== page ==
All of this leads to the question of whether the LCS could be successfully adapted to ASW?  The answer is that it’s possible but it would require extensive redesign of the basic seaframe.  The ship needs all the quieting measures I’ve described, probably quieter conventional engines, a rapidly deployable VDS (adapt an over-the-side helo dipping sonar?), a short length multi-function towed array, hull mounted sonar, torpedo decoys, anti-submarine torpedoes, and a Russian style (RBU series) short range depth bomb as well as an integrated ASW combat control software suite.  If all this was done the LCS would no longer be an LCS, meaning that it would no longer be a modular platform.  Instead, it would be a dedicated shallow water ASW vessel.  Ironically, in that form it would offer a credible purpose and functionality to justify its existence as opposed to the useless vessel it now is.

By the way, does a vessel with two helos, a towed array, hull mounted sonar, anti-submarine torpedos, Prairie/Masker quieting, and torpedo decoys sound familiar?  It should - it's called a Perry.  If only we had had dozens of those that could have been updated a bit ... 

70 comments:

  1. I think it was on SNAFU, I suggested everyone who thinks the LCS is a functional ASW platform be put on a dozen of them, on those dozen LCSs be pitted against a single Seawolf.

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  2. Depth charges and over-the-side torpedoes haven't been particularly relevant to ASW in some time. It's almost a given that sub will have targeted and shot it's (longer range) heavyweight torpedoes well before the ship can fire.

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    1. Given the generally terrible acoustic conditions in shallow water, there's a definite possibility of both sides "stumbling" on each other with no warning. Regardless, would you want to be on a ship that had no self-defense capability?

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    2. LCS has a torpedo altertment and a lightweight tow. That's it's self-defense capability. And from what I understand, it's probably a bit more capable than what FFGs had.

      Aircraft killed far more enemy submarines in WW2 than surface combatants. And the only Argentinean submarine knocked out during the Falklands War was via a RN helicopter.

      Bottom line: I think you're drastically overstating the importance of ship-launched weapons, and dramatically undervaluing the helicopter's role as a hunter-killer.

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    3. "And the only Argentinean submarine knocked out during the Falklands War was via a RN helicopter."
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      False.

      The British never held contact on the sole Arentine submarine, let alone tracked her. This in spite of dozens of surface ships, and two RN SSNs searching.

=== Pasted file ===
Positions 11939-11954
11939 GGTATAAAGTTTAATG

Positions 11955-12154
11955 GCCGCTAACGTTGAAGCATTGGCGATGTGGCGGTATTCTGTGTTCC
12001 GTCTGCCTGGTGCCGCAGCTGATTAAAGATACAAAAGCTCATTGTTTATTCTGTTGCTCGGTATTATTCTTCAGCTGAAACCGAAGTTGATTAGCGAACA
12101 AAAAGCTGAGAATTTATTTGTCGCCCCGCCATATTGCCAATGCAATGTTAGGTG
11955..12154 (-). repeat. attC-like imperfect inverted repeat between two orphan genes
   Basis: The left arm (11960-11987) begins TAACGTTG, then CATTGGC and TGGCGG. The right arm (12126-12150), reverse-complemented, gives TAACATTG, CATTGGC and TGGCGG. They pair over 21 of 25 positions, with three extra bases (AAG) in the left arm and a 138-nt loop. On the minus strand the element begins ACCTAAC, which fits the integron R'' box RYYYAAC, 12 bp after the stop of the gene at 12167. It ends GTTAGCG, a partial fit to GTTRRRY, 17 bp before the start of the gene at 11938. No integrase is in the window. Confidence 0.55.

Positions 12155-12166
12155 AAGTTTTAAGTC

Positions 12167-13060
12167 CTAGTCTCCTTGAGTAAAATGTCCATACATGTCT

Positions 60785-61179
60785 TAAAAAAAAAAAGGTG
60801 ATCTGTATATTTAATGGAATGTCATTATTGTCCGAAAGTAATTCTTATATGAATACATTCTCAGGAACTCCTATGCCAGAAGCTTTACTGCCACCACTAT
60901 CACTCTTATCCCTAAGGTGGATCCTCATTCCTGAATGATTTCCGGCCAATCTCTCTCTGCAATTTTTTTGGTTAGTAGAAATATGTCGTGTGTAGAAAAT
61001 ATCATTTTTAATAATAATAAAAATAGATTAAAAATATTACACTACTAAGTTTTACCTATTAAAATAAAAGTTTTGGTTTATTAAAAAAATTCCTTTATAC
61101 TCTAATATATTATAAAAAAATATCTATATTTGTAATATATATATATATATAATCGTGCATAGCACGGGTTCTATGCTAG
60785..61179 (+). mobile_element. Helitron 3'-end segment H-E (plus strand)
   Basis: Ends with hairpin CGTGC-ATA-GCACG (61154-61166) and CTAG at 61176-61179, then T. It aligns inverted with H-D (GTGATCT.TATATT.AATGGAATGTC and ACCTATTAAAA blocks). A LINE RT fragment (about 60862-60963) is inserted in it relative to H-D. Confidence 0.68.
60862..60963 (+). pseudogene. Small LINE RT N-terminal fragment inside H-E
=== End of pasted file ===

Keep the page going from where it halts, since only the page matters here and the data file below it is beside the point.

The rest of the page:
Nor was the Argentine SS evading: she got into firing position on at least two occassions, but was never able to shoot due to casualties.

      The RN expended dozens of torpedoes on false contacts.

      GAB

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    4. GAB,

      What war are you talking about?

      1. The ARA Santa Fe (S-21) was found and attacked by a Westland Lynx from HMS Antrim near South Georgia on 25-April. The attack caused extensive internal damage.

      Further attacks by Lynx and Wasp helicopters from HMS Brilliant and Illustrious eventually led to Santa Fe's grounding and eventual surrender.

      It's hard to argue with history. The only Argentinean submarine knocked out during the Falklands was via RN helicopter. Surface ships were not involved other than launch platforms.

      2. The reason that the Royal Navy never made contact with submarines is because RADM Woodward expressly forbid his SSNs to conduct ASW tasks. He was worried about blue-on-blue.

      I would once again encourage you to read the Naval War College paper "Submarine Operations in the Falklands War" (LCDR Steven Harper, June 1994).

      Happy reading!

      Matt

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    5. GAB,

      One last thing:

      You are factually incorrect that ARA San Luis did not take torpedo shots at RN forces. She did on at least three occasions.

      San Luis took all three of its shots based on sonar only. And all three attacks were unsuccessful - due to combination of poor underwater fire control and torpedo failure. One shot apparently impact HMS Arrow's countermeasure gear but did not explode.

      My thoughts on "Submarine Operations in the Falklands War":

      1. An ASW screen can be effective even if it does not kill the enemy sub. Lots of RN ships and helos blaring away with their active sonars and dropping torpedoes made San Luis unwilling to expose his scope.

      2. The ASW screen was an effective deterrent because it had a large number of small ships and helos spread out over a fairly wide area. Concentration would not have worked.